Despite carrying both Aston Martin and Rolls-Royce branding, the Volante Vision concept is not a flying car and is notably lacking wheels. Rather, the Volante Vision, freshly unveiled at the Farnborough air show in the U.K., is a concept for a vertical-takeoff three-seater micro aircraft. Aston described it as a “near future study that previews a flying autonomous hybrid-electric vehicle for urban and intercity air travel.”
Aston has provided the design for this stylish mini aircraft, while Cranfield University and Rolls-Royce (the aeronautical company, which is now unrelated to Rolls-Royce Motor Cars) have done the engineering. The concept uses a large electrically powered rear rotor as well as twin two-rotor units at the front that can be angled to vary the amount of lift and thrust they provide. Aston claimed the concept shows how the affluent will be able to beat traffic by flying much farther during a one-hour commute.
The concept doesn’t fly yet, but the technology behind it is serious and close to viability. Rolls-Royce also announced a future propulsion system at Farnborough: a flying taxi that could take to the skies as soon as the early 2020s, with an electrical Vertical Takeoff and Landing (VTOL) vehicle claimed to be capable of traveling at speeds up to 250 mph for 500 miles and using gas turbines to power its electrical propellers. Rolls-Royce, Airbus, and Siemens recently created a partnership to create an aircraft that uses both conventional jet engines and high-output electric motors.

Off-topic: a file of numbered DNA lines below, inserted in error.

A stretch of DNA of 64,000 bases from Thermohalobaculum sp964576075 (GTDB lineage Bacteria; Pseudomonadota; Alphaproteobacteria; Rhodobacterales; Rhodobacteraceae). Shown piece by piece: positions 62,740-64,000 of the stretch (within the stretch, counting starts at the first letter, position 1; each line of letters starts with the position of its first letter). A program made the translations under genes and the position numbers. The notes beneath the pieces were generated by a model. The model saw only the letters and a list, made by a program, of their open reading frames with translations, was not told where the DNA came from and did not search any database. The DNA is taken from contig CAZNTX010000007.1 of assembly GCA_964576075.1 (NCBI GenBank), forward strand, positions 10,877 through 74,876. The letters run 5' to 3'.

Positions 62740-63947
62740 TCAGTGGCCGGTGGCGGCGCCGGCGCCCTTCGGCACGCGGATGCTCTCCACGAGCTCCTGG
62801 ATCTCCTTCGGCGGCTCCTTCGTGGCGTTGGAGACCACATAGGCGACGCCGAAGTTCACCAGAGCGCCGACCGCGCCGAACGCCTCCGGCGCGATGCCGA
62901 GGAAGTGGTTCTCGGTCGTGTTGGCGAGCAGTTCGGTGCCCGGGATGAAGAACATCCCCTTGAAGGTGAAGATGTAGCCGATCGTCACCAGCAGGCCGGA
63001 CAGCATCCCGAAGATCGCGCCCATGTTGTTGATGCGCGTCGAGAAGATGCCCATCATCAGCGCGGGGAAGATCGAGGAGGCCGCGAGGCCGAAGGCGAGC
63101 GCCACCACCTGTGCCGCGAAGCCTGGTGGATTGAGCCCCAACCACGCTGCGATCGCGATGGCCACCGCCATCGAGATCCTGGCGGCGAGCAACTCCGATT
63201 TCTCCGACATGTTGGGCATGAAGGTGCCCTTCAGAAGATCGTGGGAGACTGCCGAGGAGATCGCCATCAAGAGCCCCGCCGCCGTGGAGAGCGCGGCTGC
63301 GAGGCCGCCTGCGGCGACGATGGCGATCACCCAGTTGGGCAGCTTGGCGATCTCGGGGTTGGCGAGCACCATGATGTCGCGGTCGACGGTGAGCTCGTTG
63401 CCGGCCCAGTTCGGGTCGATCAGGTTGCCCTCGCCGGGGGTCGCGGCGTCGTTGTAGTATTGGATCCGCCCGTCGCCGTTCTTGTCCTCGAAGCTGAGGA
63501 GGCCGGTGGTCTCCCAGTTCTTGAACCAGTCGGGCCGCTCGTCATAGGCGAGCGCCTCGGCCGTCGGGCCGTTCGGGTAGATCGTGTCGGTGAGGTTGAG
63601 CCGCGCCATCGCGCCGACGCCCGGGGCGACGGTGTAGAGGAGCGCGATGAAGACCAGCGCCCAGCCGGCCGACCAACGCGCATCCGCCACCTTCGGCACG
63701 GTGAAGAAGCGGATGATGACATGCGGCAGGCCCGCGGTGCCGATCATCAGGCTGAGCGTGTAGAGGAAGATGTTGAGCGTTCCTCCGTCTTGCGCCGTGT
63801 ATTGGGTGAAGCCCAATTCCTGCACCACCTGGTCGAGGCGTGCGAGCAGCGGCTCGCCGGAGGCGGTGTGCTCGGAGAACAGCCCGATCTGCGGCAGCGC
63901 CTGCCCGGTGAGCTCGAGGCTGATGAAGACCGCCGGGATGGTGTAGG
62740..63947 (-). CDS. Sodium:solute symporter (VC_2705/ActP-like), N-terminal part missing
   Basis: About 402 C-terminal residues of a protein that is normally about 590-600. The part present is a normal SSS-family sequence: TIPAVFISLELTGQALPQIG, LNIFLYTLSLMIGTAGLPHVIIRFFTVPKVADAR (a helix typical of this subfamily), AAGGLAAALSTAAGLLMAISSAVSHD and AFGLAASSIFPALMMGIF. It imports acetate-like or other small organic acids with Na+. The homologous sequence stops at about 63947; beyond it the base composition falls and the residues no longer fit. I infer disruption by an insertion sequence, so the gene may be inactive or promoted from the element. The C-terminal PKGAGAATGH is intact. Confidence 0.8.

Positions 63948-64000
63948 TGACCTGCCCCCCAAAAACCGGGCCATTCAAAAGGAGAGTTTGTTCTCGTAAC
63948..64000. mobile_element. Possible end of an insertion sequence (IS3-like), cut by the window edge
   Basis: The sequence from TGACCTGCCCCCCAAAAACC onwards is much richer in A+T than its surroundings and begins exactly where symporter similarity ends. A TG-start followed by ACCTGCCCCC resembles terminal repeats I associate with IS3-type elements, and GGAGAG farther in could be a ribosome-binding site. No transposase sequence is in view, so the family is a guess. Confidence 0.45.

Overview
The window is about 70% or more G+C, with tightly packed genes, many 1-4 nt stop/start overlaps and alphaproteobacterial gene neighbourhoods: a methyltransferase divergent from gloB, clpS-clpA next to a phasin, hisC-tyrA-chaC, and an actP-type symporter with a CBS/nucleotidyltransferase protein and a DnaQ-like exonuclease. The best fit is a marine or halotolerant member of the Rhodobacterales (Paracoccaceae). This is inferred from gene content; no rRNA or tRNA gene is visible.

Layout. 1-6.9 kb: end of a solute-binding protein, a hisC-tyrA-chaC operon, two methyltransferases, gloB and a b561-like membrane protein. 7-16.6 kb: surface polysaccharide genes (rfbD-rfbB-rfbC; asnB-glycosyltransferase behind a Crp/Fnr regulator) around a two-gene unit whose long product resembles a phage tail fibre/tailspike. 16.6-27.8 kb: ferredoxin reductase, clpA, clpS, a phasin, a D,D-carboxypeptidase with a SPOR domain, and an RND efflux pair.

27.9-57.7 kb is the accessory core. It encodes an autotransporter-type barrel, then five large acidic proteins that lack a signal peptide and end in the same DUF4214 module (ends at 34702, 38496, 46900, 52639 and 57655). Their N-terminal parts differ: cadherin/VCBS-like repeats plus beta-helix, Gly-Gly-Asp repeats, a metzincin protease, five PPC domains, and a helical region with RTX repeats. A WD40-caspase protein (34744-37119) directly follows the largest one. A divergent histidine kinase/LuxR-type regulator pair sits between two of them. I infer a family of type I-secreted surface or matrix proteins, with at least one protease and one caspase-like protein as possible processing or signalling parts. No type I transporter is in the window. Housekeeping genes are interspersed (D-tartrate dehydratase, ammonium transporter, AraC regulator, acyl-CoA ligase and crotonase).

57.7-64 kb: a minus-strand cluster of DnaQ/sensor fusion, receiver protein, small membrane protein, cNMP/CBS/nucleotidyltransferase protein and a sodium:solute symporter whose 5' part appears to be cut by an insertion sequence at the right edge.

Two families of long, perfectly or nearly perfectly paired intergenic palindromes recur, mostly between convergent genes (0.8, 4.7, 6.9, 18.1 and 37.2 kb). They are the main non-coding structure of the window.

None of these other projects, however, will have the style of a flying Aston Martin, with the design of the Volante Vision led by the company’s creative director, Marek Reichman. James Bond’s favored automaker has a distinguished history of being involved in non-automotive projects including a speedboat, several luxury yachts, and even a miniature submarine. So why not an aircraft, too?
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